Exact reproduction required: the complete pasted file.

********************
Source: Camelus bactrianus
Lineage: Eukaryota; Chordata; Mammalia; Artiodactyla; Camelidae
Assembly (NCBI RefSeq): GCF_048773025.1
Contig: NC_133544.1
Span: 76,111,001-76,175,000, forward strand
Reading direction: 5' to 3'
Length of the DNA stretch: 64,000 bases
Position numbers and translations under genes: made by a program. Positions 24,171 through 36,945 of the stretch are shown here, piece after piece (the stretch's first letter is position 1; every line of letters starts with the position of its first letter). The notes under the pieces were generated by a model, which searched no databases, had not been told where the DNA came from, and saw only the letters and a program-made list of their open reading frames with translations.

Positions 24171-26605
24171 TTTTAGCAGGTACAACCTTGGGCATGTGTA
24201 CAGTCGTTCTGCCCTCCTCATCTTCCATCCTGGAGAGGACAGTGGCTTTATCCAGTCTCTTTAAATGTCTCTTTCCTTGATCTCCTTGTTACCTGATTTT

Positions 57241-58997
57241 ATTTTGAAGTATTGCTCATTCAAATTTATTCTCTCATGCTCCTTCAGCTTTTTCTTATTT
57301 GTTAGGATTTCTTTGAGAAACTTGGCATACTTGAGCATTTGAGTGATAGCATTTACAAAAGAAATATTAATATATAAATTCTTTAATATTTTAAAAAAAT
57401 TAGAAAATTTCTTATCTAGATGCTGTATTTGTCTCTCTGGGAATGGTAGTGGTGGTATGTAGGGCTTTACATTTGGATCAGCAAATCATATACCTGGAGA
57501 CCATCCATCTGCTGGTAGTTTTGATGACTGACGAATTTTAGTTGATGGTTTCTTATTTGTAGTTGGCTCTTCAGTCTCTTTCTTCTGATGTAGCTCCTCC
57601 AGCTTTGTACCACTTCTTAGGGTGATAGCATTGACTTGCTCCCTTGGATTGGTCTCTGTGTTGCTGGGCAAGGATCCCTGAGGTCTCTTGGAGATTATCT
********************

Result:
Source: Camelus bactrianus
Lineage: Eukaryota; Chordata; Mammalia; Artiodactyla; Camelidae
Assembly (NCBI RefSeq): GCF_048773025.1
Contig: NC_133544.1
Span: 76,111,001-76,175,000, forward strand
Reading direction: 5' to 3'
Length of the DNA stretch: 64,000 bases
Position numbers and translations under genes: made by a program. Positions 24,171 through 36,945 of the stretch are shown here, piece after piece (the stretch's first letter is position 1; every line of letters starts with the position of its first letter). The notes under the pieces were generated by a model, which searched no databases, had not been told where the DNA came from, and saw only the letters and a program-made list of their open reading frames with translations.

Positions 24171-26605
24171 TTTTAGCAGGTACAACCTTGGGCATGTGTA
24201 CAGTCGTTCTGCCCTCCTCATCTTCCATCCTGGAGAGGACAGTGGCTTTATCCAGTCTCTTTAAATGTCTCTTTCCTTGATCTCCTTGTTACCTGATTTT

Positions 57241-58997
57241 ATTTTGAAGTATTGCTCATTCAAATTTATTCTCTCATGCTCCTTCAGCTTTTTCTTATTT
57301 GTTAGGATTTCTTTGAGAAACTTGGCATACTTGAGCATTTGAGTGATAGCATTTACAAAAGAAATATTAATATATAAATTCTTTAATATTTTAAAAAAAT
57401 TAGAAAATTTCTTATCTAGATGCTGTATTTGTCTCTCTGGGAATGGTAGTGGTGGTATGTAGGGCTTTACATTTGGATCAGCAAATCATATACCTGGAGA
57501 CCATCCATCTGCTGGTAGTTTTGATGACTGACGAATTTTAGTTGATGGTTTCTTATTTGTAGTTGGCTCTTCAGTCTCTTTCTTCTGATGTAGCTCCTCC
57601 AGCTTTGTACCACTTCTTAGGGTGATAGCATTGACTTGCTCCCTTGGATTGGTCTCTGTGTTGCTGGGCAAGGATCCCTGAGGTCTCTTGGAGATTATCT